The teachers of the Africa Yoga Project have been empowered by their yoga training and are now bringing that empowerment to their communities – the urban slums of Nairobi and the rural Maasai villages of Amboseli. The urban slums are chaotic patchworks of homes and livelihoods, lacking nearly all public services that we take for granted – clean drinking water running from multiple taps in our home, consistent electricity, in-door plumbing and city-wide sewage treatment, garbage collection, paved streets, sidewalks and more. When we walked through these communities, yoga, finding peace, or taking a deep breath were the last things that came to our minds.

The teachers of AYP showed us that compassionate service to others brings hope, joy, and love to people who are facing what seem to be unconquerable odds. Through their on-going dedication to their communities, the AYP teachers bring smiles and a sense of accomplishment to children of all ages; they bring a sense of solidarity to those who feel isolated by their HIV status; they bring empowerment to single mothers, and renewed hope for the future to recovering addicts. You can see portraits of these teachers in the display case at Vibe and look for a book of them coming out later this year.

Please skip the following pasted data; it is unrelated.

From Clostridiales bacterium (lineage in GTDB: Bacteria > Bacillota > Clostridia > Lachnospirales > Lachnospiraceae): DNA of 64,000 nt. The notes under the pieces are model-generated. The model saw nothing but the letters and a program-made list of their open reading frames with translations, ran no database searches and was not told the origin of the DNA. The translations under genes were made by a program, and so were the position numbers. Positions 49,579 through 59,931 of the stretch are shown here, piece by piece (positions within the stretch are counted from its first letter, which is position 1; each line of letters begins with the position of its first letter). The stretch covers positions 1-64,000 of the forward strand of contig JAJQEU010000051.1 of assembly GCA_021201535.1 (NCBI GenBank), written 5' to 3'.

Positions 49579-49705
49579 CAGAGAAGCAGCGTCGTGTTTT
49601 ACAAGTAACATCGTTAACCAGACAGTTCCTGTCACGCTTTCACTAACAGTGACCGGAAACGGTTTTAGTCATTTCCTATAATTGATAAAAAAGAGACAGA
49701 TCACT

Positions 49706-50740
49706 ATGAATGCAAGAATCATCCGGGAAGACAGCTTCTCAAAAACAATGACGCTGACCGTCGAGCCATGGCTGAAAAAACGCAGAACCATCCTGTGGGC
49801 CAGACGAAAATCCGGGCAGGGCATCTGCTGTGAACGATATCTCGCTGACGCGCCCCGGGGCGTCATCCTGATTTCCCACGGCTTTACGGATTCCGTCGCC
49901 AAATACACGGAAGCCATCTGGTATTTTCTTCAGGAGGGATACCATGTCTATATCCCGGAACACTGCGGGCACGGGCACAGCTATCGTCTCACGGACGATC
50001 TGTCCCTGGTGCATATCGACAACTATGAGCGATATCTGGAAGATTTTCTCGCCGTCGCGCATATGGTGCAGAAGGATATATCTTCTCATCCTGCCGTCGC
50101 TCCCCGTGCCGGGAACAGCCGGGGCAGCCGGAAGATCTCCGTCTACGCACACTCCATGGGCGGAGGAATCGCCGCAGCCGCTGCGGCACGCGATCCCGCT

We witnessed the AYP teachers’ unwavering perseverance and peace in the midst of chaos, fear, and poverty, as well as the positive impact they are having in their communities. In addition to the benefits yoga has brought to the teachers and their communities AYP has built two classrooms and refurbished 5 others, they partner with a women’s micro-finance group to provide sustainable livelihoods, and they brought yoga classes to the refugee camps after the 2008 post-election violence in Kenya as a way to promote peace and reconciliation.